Micromechanical modeling of rough interface behavior
University of Kansas
Civil, Environmental, & Architectural Engineering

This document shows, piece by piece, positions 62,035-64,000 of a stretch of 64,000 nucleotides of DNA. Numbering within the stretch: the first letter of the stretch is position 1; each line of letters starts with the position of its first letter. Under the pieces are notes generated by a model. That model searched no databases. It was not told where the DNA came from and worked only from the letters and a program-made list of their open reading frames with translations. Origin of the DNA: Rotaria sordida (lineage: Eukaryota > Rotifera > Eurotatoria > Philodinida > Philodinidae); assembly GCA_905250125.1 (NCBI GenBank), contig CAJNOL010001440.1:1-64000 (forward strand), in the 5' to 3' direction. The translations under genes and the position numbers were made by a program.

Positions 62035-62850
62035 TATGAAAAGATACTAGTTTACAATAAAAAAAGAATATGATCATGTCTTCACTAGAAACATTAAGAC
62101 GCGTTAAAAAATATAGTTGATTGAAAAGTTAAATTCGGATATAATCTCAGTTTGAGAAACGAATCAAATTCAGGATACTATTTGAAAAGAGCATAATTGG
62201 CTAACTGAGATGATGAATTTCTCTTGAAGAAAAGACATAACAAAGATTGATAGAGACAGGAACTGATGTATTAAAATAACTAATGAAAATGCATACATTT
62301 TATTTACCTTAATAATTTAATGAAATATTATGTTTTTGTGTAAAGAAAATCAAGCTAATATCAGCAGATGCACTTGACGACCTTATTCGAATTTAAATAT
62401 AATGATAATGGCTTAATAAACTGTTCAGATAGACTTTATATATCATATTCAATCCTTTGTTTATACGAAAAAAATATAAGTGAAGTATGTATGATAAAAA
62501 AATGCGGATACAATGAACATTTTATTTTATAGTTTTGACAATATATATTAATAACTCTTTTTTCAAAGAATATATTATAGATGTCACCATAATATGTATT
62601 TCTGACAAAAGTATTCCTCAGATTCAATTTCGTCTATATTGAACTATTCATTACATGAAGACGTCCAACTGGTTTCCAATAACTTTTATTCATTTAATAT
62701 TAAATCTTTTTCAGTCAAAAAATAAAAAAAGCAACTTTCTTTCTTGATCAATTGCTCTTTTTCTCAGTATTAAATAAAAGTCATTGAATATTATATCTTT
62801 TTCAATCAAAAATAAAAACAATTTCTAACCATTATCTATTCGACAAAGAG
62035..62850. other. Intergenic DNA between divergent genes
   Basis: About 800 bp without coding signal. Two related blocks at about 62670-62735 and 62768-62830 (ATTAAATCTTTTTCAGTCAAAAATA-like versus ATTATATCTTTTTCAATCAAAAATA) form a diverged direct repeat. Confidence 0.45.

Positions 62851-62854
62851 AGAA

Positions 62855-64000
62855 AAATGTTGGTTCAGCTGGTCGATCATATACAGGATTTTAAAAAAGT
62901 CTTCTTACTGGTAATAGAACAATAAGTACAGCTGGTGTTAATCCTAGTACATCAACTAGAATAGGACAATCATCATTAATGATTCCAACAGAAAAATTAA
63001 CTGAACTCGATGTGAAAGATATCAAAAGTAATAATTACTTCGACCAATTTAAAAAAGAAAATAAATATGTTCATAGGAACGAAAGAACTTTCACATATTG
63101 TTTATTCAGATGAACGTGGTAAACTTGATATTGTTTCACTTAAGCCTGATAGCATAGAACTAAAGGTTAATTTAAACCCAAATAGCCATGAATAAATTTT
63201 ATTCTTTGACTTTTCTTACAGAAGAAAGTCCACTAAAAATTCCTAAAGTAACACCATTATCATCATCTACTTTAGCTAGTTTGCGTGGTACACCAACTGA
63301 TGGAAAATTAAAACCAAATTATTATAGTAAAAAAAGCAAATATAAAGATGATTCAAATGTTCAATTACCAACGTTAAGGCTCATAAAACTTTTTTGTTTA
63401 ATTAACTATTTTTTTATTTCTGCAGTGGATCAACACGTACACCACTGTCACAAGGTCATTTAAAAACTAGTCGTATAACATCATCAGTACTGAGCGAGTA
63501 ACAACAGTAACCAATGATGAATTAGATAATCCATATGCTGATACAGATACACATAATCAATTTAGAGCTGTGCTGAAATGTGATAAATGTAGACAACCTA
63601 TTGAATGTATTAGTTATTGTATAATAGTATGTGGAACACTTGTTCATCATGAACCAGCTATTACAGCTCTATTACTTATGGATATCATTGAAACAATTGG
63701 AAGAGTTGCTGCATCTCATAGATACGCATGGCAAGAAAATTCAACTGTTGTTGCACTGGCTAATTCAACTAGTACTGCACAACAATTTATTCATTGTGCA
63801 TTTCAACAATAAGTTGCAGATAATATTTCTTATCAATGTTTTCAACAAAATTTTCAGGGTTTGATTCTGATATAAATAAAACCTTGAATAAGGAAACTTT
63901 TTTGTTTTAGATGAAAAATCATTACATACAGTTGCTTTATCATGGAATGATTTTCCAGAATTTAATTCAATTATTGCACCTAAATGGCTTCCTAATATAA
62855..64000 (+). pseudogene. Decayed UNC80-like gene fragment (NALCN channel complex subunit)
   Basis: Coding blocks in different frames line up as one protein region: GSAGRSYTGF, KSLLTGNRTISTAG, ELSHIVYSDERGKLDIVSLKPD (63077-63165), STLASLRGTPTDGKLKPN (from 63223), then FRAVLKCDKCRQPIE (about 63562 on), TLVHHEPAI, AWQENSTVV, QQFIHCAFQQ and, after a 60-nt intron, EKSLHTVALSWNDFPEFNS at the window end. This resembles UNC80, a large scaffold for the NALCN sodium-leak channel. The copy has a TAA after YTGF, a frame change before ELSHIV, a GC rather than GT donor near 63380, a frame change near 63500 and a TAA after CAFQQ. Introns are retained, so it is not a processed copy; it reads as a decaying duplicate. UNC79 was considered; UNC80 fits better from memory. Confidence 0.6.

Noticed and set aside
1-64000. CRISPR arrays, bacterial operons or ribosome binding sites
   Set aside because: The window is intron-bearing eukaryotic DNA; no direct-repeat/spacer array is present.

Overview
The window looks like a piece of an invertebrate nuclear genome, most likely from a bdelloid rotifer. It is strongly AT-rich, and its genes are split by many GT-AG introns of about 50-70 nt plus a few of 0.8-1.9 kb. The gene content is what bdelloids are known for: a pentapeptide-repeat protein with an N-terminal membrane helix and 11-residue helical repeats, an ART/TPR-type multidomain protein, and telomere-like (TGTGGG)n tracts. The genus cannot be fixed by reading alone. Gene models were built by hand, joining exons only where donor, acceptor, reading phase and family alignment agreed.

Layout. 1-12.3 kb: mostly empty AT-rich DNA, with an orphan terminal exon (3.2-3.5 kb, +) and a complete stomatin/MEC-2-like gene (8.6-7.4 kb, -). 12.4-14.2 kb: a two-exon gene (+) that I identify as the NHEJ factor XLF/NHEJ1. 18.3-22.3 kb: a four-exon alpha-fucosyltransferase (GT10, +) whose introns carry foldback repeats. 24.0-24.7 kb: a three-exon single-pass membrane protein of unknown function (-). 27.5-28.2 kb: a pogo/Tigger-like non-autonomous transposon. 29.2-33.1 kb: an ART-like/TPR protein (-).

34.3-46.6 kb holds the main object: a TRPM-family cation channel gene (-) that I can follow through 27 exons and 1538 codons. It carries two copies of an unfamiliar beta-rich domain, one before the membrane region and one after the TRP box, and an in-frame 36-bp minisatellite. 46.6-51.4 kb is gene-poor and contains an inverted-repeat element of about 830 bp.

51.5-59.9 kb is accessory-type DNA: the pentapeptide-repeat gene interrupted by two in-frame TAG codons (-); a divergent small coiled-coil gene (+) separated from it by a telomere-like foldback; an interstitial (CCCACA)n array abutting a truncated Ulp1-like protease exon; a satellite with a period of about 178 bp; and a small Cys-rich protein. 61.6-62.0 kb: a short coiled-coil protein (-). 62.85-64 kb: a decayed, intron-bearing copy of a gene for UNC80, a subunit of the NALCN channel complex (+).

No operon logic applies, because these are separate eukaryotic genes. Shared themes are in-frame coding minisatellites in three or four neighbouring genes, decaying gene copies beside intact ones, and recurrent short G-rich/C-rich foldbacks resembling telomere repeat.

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In this dissertation, the interface behavior of contacting rough surfaces was studied systematically based upon micromechanical modeling. Firstly, asperity contact mechanics was further developed. It was found that tangential tractions, displacement and compliance are path dependent in both in-plane and out-of-plane shear loading, which lead to energy dissipation during the loading. Secondly, statistical description of interface geometry was obtained based upon random process model of rough surfaces. As a result, the probability distributions of asperity contact height, curvature, and orientation were derived. Thirdly, asperity contact mechanics and interface description were considered to develop a homogenization model. The resultant nonlinear stress-displacement relationship of the interface was solved numerically using the Newton method. Finally, the proposed model was used to study the interface behavior. It was shown that normal stiffness of the rough interface is softer than that of the smooth interface, which is highly nonlinear and does not follow the Hertz power law. It was also shown that the shear behavior of the interfaces under constant normal stress exhibits two distinct regimes during shear loading. In the small shear displacement regime, the smooth interfaces were found to have a higher shear resistance. In the large shear displacement regime, the rough interfaces were found to have a higher shear resistance, and eventually, a higher frictional strength compared to smooth interfaces. Furthermore, the scale dependency of the rough interface was discussed. We found that fractal dimension, sample size and resolution have strong effects on the interface behavior.
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